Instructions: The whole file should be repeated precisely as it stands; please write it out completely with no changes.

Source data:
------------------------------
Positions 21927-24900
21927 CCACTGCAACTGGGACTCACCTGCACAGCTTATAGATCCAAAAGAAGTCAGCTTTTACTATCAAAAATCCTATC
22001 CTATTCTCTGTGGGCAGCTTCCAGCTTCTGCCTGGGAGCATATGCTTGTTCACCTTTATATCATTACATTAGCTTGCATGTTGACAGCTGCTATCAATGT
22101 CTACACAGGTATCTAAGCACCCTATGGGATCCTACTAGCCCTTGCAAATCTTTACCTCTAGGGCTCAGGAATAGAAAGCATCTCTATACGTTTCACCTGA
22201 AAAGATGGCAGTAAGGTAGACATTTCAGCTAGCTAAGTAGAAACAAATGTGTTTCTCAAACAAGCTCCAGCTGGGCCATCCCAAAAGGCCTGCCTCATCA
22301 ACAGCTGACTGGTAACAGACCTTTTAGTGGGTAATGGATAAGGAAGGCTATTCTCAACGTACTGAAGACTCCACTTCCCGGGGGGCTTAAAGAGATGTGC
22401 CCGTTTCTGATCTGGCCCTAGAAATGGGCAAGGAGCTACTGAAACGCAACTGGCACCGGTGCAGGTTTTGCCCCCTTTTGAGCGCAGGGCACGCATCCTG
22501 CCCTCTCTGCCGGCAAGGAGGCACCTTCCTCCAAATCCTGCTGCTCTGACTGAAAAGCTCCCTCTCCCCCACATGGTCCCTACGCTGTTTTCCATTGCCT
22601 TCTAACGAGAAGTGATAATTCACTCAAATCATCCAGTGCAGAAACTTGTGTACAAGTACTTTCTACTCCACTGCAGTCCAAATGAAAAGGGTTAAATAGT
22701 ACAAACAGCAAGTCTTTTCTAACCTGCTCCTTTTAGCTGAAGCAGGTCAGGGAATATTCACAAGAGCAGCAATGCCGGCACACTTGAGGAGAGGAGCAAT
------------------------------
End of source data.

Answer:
Positions 21927-24900
21927 CCACTGCAACTGGGACTCACCTGCACAGCTTATAGATCCAAAAGAAGTCAGCTTTTACTATCAAAAATCCTATC
22001 CTATTCTCTGTGGGCAGCTTCCAGCTTCTGCCTGGGAGCATATGCTTGTTCACCTTTATATCATTACATTAGCTTGCATGTTGACAGCTGCTATCAATGT
22101 CTACACAGGTATCTAAGCACCCTATGGGATCCTACTAGCCCTTGCAAATCTTTACCTCTAGGGCTCAGGAATAGAAAGCATCTCTATACGTTTCACCTGA
22201 AAAGATGGCAGTAAGGTAGACATTTCAGCTAGCTAAGTAGAAACAAATGTGTTTCTCAAACAAGCTCCAGCTGGGCCATCCCAAAAGGCCTGCCTCATCA
22301 ACAGCTGACTGGTAACAGACCTTTTAGTGGGTAATGGATAAGGAAGGCTATTCTCAACGTACTGAAGACTCCACTTCCCGGGGGGCTTAAAGAGATGTGC
22401 CCGTTTCTGATCTGGCCCTAGAAATGGGCAAGGAGCTACTGAAACGCAACTGGCACCGGTGCAGGTTTTGCCCCCTTTTGAGCGCAGGGCACGCATCCTG
22501 CCCTCTCTGCCGGCAAGGAGGCACCTTCCTCCAAATCCTGCTGCTCTGACTGAAAAGCTCCCTCTCCCCCACATGGTCCCTACGCTGTTTTCCATTGCCT
22601 TCTAACGAGAAGTGATAATTCACTCAAATCATCCAGTGCAGAAACTTGTGTACAAGTACTTTCTACTCCACTGCAGTCCAAATGAAAAGGGTTAAATAGT
22701 ACAAACAGCAAGTCTTTTCTAACCTGCTCCTTTTAGCTGAAGCAGGTCAGGGAATATTCACAAGAGCAGCAATGCCGGCACACTTGAGGAGAGGAGCAAT